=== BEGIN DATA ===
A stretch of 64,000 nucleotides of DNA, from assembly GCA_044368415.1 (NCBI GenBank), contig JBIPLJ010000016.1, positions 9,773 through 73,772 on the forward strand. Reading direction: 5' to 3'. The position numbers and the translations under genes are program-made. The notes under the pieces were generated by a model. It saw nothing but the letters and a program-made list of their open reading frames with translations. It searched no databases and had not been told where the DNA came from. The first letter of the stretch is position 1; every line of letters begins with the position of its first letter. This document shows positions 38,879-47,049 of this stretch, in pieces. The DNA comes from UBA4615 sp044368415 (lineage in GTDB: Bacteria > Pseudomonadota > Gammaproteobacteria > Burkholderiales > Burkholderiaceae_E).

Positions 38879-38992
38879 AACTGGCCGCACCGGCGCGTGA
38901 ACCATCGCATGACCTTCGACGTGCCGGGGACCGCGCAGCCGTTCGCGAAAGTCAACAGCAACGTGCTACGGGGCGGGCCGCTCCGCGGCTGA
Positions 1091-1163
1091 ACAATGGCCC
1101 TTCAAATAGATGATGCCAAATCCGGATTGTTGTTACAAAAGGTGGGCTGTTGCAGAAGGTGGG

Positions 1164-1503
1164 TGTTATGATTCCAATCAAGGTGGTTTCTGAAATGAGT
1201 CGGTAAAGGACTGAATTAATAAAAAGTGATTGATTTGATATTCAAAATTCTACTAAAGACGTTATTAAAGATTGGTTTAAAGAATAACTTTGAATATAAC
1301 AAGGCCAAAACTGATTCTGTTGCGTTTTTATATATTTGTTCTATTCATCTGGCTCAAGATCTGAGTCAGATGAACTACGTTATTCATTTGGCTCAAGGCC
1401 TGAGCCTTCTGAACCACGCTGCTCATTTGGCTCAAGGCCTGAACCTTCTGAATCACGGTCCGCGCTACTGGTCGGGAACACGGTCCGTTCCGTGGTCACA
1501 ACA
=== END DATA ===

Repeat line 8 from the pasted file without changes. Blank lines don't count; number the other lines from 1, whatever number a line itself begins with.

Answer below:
Positions 1164-1503